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November 19, 2010 by · Leave a Comment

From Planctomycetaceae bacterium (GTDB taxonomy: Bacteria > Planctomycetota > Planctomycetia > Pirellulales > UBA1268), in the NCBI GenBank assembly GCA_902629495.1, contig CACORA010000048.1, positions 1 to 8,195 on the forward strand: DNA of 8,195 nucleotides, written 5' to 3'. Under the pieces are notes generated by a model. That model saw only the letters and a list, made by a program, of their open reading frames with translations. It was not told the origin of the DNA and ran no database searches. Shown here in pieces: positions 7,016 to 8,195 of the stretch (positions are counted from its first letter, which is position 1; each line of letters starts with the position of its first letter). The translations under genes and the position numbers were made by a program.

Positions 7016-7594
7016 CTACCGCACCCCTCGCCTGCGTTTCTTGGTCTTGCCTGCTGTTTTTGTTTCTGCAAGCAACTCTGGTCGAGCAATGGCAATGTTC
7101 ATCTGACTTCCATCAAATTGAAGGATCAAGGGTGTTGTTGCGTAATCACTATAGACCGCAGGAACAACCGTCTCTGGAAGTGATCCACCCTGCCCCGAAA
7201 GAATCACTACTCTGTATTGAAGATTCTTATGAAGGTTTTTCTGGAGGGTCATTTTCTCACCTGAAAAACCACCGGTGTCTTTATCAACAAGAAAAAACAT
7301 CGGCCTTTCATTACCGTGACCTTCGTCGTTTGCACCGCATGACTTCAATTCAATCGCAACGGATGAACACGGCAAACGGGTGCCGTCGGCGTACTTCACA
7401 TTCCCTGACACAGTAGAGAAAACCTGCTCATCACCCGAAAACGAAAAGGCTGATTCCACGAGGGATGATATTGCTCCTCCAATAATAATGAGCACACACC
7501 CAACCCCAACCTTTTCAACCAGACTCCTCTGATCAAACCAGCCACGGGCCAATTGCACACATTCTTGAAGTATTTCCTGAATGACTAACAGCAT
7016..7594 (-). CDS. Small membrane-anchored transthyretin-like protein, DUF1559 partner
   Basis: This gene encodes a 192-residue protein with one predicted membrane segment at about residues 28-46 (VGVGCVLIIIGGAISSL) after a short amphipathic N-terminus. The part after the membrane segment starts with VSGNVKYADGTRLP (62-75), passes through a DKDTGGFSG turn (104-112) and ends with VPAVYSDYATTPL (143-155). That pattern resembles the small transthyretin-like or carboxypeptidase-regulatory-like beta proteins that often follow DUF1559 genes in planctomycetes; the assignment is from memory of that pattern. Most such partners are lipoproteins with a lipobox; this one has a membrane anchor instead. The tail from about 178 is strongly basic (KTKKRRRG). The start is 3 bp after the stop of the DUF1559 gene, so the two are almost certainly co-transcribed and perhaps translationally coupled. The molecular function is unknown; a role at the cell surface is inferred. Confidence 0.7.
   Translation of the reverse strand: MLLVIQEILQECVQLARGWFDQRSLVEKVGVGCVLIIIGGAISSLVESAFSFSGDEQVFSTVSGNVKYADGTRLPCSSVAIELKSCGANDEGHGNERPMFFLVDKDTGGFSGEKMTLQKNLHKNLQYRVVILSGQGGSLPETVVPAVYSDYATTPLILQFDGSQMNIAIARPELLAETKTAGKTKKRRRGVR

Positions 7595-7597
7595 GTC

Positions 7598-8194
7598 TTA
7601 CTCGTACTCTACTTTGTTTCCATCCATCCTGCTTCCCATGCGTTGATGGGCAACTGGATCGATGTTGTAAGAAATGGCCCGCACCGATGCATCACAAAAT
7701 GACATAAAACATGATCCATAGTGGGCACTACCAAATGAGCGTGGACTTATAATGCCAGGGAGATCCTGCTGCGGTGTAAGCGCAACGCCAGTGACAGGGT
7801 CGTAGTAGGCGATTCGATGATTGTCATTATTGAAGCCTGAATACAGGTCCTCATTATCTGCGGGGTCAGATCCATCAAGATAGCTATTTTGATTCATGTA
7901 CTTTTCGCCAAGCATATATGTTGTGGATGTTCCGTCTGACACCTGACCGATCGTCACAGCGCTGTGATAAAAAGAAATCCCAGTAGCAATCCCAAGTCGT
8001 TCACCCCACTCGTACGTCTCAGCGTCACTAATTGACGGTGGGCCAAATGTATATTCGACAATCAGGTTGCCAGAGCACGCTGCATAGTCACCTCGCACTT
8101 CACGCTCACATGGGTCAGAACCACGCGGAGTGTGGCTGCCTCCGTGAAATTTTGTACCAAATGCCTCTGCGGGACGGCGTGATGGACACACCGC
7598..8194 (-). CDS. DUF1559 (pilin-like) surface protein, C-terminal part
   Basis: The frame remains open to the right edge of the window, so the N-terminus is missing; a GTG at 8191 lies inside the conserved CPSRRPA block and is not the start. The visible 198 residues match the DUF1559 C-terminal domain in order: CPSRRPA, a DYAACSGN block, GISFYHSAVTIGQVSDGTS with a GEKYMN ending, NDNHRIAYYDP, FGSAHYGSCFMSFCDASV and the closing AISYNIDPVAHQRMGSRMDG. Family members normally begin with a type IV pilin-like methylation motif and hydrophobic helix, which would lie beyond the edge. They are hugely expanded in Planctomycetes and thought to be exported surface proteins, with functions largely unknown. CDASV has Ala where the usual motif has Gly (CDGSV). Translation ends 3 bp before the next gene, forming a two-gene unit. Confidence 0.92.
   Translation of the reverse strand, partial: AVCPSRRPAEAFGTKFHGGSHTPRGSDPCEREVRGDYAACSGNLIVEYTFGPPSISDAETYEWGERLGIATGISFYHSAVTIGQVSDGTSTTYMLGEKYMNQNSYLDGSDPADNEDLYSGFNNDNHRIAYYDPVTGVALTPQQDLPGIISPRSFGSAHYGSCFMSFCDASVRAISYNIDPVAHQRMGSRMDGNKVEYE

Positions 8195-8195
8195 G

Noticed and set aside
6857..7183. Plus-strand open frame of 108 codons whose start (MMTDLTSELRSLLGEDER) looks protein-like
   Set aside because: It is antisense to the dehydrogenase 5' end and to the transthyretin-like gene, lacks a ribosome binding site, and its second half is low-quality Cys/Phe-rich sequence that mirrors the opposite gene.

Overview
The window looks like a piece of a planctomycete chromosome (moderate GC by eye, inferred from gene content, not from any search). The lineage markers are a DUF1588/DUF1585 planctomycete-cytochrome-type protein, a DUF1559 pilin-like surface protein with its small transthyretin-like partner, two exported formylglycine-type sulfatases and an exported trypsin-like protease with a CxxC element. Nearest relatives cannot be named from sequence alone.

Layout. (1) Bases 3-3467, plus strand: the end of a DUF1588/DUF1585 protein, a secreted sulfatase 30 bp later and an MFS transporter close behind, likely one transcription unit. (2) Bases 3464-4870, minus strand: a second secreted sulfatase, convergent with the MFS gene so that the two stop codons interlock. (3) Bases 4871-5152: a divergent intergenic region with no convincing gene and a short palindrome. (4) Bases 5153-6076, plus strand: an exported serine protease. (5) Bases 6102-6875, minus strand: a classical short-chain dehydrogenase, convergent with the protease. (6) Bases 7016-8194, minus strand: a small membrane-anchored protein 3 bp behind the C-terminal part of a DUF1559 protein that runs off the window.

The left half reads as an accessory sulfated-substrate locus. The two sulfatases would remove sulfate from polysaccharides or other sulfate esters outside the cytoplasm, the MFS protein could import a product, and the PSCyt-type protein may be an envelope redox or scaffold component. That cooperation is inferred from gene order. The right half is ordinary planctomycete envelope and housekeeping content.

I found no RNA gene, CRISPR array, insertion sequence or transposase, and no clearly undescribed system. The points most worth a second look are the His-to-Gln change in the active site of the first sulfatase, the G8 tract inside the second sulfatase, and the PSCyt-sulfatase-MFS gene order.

NBC Universal’s outgoing chief Jeff Zucker has acknowledged that he made “poor choices” in his selection of executives to run the broadcast network.”I made poor choices,” Zucker said. “Ninety percent of the executive team we got right, but I made poor choices at NBC Entertainment and we couldn’t turn it around.” During an interview at the Paley Center for Media on Thursday, CNBC host Jim Cramer observed that the company’s cable business — CNBC is part of it — has been a “shining light” compared to the broadcast business. But with more and more video programming being offered online, he asked, is there a possibility that cable could face the same erosion of subscribers that the newspaper business has experienced? Zucker replied, “We’re not the newspaper business.” He insisted that newspapers had failed to adopt successfully to the challenge from the Internet, whereas cable can be far more nimble, focusing not on scheduled programming in the future but on providing compelling shows. “In an on-demand world,” he said, “content matters more than schedules.” Finally, Zucker was asked whether he had any regrets about moving Jay Leno to 10:00 p.m. “I don’t regret what we did,” he told Cramer. ” I regret that we didn’t get it right. … If the show had been a little stronger, it probably would have been a genius move. The difference between it not working and a genius move was a couple tenths of a rating point.”